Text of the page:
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Kissinger 'Can Understand' Romney's 'Severe' Reaction to Attacks

Former U.S Secretary of State Henry Kissinger said, he “can understand” why Romney’s initial reaction to the violence was “quite severe.”
By Rachel Hirshfeld
First Publish: 9/13/2012, 2:02 PM

Kissinger in Israel, 2008
Kissinger in Israel, 2008
Israel news photo: Flash 90

Former U.S Secretary of State Henry Kissinger told ABC News on Wednesday that he “can understand” why Mitt Romney’s initial reaction to the violence in the Middle East was “quite severe.”

“I think that an attack on an American embassy is always a grave matter,” Kissinger said in a telephone interview. “When the attacks take place as a result of an event that’s totally out of the control of the United States government, then it is an outrage against our basic values and we cannot — as a government — apologize for what these people construe as a provocation if our government was in no way involved.”

Kissinger, who has endorsed Romney, added that he can “understand that the first reaction of Governor Romney was quite severe.”

At a news conference in Florida on Wednesday, Romney said it was ”disgraceful that the Obama administration’s first response was not to condemn attacks on our diplomatic missions, but to sympathize with those who waged the attacks.”

The U.S. Embassy in Cairo had issued a press release criticizing the anti-Muslim movie that had been released prior to the attacks and which has received a great deal of media attention for allegedly being the cause behind such violent protests.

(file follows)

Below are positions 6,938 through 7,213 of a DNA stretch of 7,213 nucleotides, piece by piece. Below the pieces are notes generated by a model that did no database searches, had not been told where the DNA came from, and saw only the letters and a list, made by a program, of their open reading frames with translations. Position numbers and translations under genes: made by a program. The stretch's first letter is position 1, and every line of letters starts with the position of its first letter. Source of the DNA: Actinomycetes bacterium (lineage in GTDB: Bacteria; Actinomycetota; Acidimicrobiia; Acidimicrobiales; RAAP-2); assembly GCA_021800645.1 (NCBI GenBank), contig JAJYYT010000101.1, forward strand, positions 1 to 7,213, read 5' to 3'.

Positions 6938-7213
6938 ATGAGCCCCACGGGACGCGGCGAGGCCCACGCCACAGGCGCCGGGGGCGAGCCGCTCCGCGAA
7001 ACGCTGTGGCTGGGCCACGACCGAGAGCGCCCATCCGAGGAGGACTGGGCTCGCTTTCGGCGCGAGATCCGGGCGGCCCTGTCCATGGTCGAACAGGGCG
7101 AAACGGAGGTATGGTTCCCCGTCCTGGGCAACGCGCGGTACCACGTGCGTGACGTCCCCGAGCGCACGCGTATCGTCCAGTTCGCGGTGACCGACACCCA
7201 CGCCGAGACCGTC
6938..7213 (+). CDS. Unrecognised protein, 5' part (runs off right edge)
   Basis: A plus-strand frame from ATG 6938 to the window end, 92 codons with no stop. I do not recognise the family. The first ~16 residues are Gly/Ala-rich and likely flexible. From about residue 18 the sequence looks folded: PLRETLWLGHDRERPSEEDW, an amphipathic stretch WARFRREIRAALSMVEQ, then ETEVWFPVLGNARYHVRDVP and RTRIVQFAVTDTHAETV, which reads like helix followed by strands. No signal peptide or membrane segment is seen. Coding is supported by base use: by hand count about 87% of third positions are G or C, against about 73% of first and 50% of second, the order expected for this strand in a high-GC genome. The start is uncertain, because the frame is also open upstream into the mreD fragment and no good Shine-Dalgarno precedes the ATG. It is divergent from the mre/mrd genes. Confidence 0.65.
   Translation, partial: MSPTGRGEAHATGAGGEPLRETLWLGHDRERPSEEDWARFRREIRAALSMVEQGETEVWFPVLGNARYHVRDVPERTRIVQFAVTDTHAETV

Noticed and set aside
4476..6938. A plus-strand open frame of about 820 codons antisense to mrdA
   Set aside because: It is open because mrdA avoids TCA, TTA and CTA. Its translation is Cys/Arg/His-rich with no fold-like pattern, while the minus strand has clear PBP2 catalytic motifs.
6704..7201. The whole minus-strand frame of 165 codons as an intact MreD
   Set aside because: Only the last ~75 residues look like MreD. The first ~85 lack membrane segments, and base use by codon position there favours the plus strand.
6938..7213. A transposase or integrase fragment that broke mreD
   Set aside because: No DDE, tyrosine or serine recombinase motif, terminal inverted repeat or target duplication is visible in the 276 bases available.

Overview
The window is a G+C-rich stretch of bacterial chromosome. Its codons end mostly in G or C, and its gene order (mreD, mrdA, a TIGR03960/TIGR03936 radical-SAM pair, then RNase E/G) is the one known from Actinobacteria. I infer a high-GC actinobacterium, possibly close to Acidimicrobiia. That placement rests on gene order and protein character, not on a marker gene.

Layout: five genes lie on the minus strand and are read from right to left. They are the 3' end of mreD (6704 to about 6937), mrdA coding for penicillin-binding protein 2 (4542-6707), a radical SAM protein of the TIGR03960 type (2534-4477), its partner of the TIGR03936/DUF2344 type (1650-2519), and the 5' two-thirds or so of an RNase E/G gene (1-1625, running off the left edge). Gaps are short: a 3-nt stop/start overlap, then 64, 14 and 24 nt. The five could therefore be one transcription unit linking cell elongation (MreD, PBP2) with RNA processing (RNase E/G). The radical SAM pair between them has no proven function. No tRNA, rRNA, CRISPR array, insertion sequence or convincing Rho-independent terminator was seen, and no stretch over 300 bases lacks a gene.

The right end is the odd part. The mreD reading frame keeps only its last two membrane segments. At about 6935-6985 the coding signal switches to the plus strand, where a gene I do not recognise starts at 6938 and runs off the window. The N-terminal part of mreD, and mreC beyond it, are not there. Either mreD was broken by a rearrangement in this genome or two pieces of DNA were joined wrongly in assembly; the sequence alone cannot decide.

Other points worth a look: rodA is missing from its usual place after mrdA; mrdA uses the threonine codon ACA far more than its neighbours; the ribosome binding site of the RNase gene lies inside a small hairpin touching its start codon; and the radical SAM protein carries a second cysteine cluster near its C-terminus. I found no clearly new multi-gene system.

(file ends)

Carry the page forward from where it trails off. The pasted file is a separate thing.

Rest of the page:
Kissinger, who served under Presidents Nixon and Ford, said that the Obama administration must now “convey to the governments involved that this is a matter that we take extremely seriously.”

“Speaking entirely for myself, it would be appropriate to recall our ambassadors for consultation so that they see we are looking at it carefully,” he told ABC news.

Romney had invoked Kissinger at a fundraiser in Jacksonville, Florida saying, “I saw Dr. Kissinger some months ago. I said, ‘Dr Kissinger, how is America perceived today in the world? He said one word, ‘Weak.’ Weak. The world needs American strength.”

Earlier this month, Kissinger co-authored an Op-Ed in the Washington Times with former secretaries of state Condoleezza Rice, James A. Baker and George P. Shultz in which they endorsed the Republican presidential candidate.

“He has the experience, strategy and temperament to lead a robust economic recovery and rein in the mounting federal debt that threatens our future. And he fully understands that our prosperity at home is inextricably linked to our influence abroad,” they wrote.